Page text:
The Mozilla Foundation has posted its 2007 financial statements and tax forms, and Mitchell Baker points out that Mozilla's revenue is up over 2006, and things look good for the future as well, even in a lousy financial market. But Mozilla's finances aren't the only part of Mozilla's picture that's healthy.
Chris Blizzard notes that the project's other metrics are healthy as well. About 40% of Mozilla's code is contributed by non-employees. Firefox 2 supported 36 languages. Firefox 3.1 will support about 50. The number of estimated users has jumped from 27.9 million in 2006 to 48.9 million in 2007. Any company would be thrilled with that kind of growth -- that an open source project can manage it points to amazing leadership and a very compelling project.
But you want to know about the money, too, right? The Mozilla Foundation posted revenues of $75 million for 2007 (up from $67 million in 2006), and Baker says that the agreement between Google and Mozilla -- where most of Moz's cash comes from -- has been renewed until 2011. (No mention of Chrome and how it might affect the picture, long term.)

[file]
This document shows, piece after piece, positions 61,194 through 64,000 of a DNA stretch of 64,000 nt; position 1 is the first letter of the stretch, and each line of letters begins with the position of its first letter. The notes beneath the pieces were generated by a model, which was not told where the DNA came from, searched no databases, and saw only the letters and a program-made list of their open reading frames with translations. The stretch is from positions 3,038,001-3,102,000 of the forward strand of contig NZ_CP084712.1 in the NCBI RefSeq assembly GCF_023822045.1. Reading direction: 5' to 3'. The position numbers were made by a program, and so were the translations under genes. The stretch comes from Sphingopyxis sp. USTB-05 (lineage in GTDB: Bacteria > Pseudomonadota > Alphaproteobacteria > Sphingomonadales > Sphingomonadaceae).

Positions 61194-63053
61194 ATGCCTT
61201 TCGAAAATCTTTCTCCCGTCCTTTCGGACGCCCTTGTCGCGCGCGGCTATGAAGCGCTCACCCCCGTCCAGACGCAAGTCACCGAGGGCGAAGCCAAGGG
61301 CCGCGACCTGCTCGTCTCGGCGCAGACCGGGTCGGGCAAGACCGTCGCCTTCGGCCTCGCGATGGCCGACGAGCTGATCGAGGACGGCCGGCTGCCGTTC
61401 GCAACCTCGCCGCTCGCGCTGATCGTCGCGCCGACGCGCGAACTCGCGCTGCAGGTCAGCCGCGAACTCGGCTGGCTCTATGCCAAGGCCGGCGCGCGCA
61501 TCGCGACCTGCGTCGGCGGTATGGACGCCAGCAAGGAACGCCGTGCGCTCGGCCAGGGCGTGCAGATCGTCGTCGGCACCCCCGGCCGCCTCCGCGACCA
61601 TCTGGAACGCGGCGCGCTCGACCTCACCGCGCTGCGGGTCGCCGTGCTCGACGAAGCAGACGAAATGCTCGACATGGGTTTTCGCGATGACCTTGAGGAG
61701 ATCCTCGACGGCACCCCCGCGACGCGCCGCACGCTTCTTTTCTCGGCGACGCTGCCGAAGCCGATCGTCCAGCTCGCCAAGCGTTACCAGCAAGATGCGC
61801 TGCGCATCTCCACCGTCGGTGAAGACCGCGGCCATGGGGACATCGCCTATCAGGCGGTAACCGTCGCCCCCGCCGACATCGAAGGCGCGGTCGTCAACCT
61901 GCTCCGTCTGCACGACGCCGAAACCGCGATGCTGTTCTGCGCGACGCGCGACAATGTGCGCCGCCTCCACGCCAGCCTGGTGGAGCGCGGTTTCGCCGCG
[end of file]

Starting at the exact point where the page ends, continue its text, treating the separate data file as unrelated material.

The Foundation spent $33 million in 2007, and about 80% of that money funds about 150 people full and part-time around the world. Even though the economy isn't doing so well, Baker says that the project is prepared for lean times:
We’ve been building in the ability to live with greatly reduced revenue for years. We have a significant amount of retained earnings. We don’t currently anticipate dipping into that fund in the immediate future. We believe our revenues for the near term future will be adequate to fund ongoing work. If the economic setting further worsens, we do have retained earnings to carry us through some difficult times.
By any measure, Mozilla has been a very successful project. Good to know that Firefox and the Mozilla project are going to be with us for a long while to come.